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INTERVIEW: Malwarebytes CEO talks new threats and how they’re getting “nastier”


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INTERVIEW: Malwarebytes CEO talks new threats and how they’re getting “nastier”


19 Jun 2013

by Ben Graham



Marcin Kleczynski founded Malwarebytes in 2006 when he infected his parent’s computer. Finding traditional anti-virus software ineffective, Kleczynski began writing his own anti-virus code before eventually creating a fully-fledged anti-malware product. Now, as the company launches its first backup product, he talks partnerships, educating consumers and keeping agile as the fight moves to new frontiers.


¤ How has security changed since Malwarebytes was founded seven years ago?

It's got nastier. The security landscape is going to evolve in the direction that these threats are harder to remove. Traditional malware is like an application, you install it, you can probably delete it. Now we have rootkits which sit on the system, dig in and prevent you from doing anything, including running an anti-malware product, essentially rendering your computer useless. I've heard of malware that zips up your entire documents fold, password protects it and says it’ll give you the password for USD100 otherwise say goodbye to the data. If you lock that kind of malware behind a rootkit, it’s essentially unremovable.


Luckily it takes a very skilled person to write this kind of rootkit without crashing the computer, it’s a lot of code and it’s not widespread yet. I fear that more people are going to learn how to write rootkits, or they're going to be sold as tools bundled with malware and it's going to become a widespread issue.


¤ What sets Malwarebytes apart from other online security companies?

We're still small. A typical anti-virus company has hundreds of people, we've just broken 100 and that makes us very agile. When we see a threat, we can get a database out there in 15 minutes. By contrast, anti-viruses can lag 48 hours and in that time malware can affect thousands of people. Somebody puts a malicious advert on the New York Times, hundreds of thousands of people clicked it, but we were the only ones to detect it for 24 hours and go get it.


¤ Does that cause you to have reservations about expanding, for fear of losing that agility?

It does and that's why I like to perfect products before we move on. We spent five years on Windows anti-malware products. Now we're going to spend five years on a backup product perfecting it as we go along. It takes a lot of organisation and a lot of mobility to be able to move so fast and I never want to see us fall behind. 


¤ Why have you decided to move onto Mac and Android now?

We have stayed away from Mac and Android before because we wanted to perfect our product on Windows. We feel we've done that and it’s time to expand our horizons. There's a reason Macs and Linux machines aren’t huge targets and that is because Windows is 80% of the market.  Now as it moves away, mobile might be a great way for malware writers to monetise. We wanted to design our own mobile product, hopefully releasing a product by late July. Once we're done with Android we can move on to iOS and tablets for an actual mobile security product.


¤ How did you create your new product?

We partnered with SOS Online Backup. We didn't want to invent our own and they’re a reputable online backup system. It’s not that we were lazy, it's that we didn't want to make the same mistakes that every online backup company makes along the way. Whereas they've revised their online backup several times and it’s a mature product.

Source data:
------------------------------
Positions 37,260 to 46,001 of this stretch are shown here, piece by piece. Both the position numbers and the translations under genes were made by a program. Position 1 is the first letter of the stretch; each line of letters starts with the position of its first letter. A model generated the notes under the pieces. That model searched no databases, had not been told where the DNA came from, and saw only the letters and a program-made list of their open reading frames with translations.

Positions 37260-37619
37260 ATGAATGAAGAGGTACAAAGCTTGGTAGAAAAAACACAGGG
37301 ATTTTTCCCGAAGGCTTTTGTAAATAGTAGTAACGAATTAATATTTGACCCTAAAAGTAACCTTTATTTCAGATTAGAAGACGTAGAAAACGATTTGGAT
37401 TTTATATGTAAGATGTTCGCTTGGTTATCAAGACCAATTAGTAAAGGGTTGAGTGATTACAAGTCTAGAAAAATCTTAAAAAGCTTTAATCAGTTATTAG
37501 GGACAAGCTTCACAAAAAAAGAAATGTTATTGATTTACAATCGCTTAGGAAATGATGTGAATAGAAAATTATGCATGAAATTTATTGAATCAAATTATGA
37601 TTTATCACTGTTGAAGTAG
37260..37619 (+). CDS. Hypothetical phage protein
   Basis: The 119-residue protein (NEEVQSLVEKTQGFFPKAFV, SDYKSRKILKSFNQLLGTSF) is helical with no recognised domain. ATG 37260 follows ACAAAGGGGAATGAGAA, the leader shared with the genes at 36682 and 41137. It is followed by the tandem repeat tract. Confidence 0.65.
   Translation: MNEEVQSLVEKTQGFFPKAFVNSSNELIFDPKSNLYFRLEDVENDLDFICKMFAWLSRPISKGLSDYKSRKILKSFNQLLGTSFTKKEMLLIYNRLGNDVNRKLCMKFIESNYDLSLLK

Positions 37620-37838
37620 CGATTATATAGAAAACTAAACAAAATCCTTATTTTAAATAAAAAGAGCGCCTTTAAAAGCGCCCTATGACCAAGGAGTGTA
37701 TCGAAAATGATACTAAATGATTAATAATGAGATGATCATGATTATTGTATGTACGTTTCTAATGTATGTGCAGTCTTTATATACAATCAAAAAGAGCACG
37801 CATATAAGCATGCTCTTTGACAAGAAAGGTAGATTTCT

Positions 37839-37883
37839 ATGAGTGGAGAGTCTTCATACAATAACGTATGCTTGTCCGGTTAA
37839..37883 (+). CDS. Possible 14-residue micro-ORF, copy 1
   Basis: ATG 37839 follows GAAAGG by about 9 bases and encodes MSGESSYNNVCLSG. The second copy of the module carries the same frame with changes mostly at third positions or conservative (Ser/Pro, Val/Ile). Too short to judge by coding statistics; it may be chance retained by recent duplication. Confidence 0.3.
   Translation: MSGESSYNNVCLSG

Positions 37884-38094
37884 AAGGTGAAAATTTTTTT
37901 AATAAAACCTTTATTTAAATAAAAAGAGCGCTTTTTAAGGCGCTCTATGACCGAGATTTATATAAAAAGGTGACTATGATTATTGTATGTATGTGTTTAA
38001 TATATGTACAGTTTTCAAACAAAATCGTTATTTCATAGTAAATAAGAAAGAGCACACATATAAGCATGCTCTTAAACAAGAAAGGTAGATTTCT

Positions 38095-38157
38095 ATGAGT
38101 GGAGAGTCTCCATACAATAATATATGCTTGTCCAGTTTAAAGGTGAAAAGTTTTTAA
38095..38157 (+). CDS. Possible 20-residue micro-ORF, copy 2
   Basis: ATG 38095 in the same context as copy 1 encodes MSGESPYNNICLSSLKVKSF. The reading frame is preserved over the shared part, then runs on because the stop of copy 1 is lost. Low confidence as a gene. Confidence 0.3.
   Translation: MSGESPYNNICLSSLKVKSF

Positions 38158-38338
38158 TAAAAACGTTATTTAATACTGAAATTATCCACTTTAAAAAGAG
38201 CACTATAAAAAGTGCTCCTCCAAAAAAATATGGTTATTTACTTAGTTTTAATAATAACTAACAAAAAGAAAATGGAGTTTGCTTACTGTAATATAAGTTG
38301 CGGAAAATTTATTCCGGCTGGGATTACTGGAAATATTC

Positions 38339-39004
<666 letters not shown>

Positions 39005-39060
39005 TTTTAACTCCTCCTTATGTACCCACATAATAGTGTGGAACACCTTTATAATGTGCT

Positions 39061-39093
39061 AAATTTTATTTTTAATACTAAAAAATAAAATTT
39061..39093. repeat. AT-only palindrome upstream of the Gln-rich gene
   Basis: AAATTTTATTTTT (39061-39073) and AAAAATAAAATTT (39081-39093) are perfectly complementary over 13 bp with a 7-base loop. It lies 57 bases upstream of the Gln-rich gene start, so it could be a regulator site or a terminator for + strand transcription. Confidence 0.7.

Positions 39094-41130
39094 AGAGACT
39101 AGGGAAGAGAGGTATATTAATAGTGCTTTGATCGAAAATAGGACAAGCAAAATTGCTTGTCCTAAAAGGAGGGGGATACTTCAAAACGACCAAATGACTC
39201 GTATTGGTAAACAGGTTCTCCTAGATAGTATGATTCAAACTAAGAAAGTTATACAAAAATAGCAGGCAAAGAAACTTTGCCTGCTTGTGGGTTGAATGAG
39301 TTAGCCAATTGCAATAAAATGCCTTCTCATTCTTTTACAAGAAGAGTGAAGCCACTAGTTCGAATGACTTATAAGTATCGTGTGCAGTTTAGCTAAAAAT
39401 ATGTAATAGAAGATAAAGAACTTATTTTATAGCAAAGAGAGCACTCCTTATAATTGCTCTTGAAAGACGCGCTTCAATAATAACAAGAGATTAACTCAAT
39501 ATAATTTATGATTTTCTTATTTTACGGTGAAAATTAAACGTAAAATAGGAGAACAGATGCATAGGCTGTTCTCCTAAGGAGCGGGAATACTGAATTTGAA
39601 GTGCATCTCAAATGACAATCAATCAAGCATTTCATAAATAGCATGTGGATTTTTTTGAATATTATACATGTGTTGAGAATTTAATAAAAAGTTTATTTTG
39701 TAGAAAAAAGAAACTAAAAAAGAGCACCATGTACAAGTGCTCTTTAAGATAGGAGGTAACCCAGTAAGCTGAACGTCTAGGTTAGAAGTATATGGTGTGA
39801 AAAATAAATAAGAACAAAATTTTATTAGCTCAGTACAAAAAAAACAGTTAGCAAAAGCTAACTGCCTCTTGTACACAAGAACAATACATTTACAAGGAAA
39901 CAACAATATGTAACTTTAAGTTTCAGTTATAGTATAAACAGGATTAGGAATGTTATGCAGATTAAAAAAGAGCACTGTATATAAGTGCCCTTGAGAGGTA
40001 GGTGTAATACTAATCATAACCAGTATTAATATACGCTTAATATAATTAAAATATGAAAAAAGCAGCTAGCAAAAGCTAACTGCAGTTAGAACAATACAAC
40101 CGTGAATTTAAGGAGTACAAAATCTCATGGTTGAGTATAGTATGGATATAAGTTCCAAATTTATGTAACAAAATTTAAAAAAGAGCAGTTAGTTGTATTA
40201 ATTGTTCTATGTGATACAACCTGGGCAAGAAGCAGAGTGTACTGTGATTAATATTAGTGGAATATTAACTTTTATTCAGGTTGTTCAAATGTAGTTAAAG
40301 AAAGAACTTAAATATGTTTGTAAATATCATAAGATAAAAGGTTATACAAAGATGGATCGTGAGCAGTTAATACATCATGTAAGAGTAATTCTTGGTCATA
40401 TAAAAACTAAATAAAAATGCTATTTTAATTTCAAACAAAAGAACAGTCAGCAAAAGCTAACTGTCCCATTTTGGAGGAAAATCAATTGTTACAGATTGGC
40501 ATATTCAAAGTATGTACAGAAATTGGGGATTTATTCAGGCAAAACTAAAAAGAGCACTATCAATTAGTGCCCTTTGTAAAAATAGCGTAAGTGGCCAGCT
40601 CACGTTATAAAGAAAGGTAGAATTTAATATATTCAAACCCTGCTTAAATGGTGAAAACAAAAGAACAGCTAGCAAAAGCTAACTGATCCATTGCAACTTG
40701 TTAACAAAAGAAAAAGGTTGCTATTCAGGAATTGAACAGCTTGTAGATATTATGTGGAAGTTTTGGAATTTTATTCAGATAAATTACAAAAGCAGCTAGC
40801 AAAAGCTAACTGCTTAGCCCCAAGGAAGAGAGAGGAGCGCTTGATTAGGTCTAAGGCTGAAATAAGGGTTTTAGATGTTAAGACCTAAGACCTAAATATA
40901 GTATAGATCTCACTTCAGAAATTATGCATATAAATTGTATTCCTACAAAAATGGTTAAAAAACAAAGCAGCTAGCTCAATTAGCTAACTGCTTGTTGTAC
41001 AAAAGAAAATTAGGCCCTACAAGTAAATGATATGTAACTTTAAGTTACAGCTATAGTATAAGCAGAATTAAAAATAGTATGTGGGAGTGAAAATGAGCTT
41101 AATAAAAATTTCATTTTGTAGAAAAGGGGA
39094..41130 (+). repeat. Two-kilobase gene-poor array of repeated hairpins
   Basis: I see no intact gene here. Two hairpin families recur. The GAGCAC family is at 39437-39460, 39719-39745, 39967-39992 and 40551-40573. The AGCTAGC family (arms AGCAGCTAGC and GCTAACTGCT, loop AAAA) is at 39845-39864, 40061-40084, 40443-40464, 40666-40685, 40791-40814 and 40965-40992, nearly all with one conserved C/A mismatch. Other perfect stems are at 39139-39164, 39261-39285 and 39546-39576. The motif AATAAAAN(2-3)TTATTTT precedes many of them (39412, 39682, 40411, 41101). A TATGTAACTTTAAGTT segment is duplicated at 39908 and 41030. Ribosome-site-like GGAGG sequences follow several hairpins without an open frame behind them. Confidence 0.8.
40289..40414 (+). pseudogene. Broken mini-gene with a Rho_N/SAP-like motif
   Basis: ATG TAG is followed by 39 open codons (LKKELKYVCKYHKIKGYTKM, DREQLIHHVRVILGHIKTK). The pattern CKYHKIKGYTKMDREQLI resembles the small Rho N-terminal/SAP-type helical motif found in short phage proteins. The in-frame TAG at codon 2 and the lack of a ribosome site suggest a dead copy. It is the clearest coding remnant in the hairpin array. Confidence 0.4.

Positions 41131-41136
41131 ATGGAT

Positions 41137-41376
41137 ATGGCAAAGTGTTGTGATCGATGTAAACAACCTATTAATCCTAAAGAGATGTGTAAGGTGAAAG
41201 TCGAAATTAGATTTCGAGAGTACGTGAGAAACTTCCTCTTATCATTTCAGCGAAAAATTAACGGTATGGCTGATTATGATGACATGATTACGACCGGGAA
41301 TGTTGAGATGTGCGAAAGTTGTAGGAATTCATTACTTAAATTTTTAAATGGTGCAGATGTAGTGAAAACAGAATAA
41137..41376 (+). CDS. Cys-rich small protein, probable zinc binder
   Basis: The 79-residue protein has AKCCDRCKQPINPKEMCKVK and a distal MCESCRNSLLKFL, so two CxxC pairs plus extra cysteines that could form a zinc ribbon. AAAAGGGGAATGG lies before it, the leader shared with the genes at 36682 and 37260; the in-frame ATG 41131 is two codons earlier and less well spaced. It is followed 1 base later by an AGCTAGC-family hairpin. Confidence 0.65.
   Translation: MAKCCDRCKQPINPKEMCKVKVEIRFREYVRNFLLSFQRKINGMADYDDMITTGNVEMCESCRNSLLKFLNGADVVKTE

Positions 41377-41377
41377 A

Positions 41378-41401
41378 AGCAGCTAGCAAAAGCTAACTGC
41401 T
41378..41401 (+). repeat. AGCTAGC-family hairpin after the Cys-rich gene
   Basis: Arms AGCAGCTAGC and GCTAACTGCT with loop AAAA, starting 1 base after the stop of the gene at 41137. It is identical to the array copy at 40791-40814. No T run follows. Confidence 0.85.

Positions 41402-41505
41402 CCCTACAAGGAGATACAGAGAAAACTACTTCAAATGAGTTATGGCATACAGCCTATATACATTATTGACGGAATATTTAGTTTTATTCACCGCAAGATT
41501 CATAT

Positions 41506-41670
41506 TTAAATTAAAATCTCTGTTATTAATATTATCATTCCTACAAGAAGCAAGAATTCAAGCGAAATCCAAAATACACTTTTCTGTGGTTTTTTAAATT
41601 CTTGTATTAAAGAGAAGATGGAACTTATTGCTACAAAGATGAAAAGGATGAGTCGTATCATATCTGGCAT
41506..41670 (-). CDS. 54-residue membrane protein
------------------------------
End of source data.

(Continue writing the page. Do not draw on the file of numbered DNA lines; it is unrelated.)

They focus a lot on security and protecting users’ data, meaning it doesn't matter what you upload we will not reveal it to the government and there are ultra-safe features such as one way password encryption. We then wrapped anti-malware scanning on top of it. We don't want users to backup malware and then share it with their friends and family, so all of the files that go up on the cloud get scanned by our engine and eventually we're going to bring anti-virus scanning into it as well.


¤What’s the new product’s target audience?

It's a consumer product for people who don’t necessarily know what backup is. Probably 85% of the people out there don't have any backups, but we think that backup is a crucial pillar of security.You've got your anti-virus and anti-malware but when you just cannot remove this malware or it’s deleted all of your documents,you need online backup.


People believe their harddrive holds all their data and if something goes wrong they can get it back,but that's not the case. So we're trying to educate users and that's really what our company is about.


¤Would you consider making an enterprise version?

That's never out of the question but I don't think its mature enough, we always like to demo it with our consumers. When it comes to corporate backup you're talking a huge and different animal. Keeping that data even safer and there are liabilities to consider, but SOS does have that platform so whenever we're ready, they're ready.


¤Malwarebytes’ products have previously been sold on a freemium model. How will the new product be priced?

Price was the biggest stumbling block for us because of infrastructure costs and holding the data.We offer 5GB for two weeks and then charge for the actual backup product. For 200GB we charge USD120. That's a shock for some people, but that's also USD12 a month to keep all your data secure. It’s still something we're experimenting with because if we can get the costs down we can offer free packages to our users.


SOURCE: http://digitalmedia.strategyeye.com/article/LbWacf9NyVo/2013/06/19/interview_malwarebytes_ceo_talks_new_threats_and_how_theyre_/



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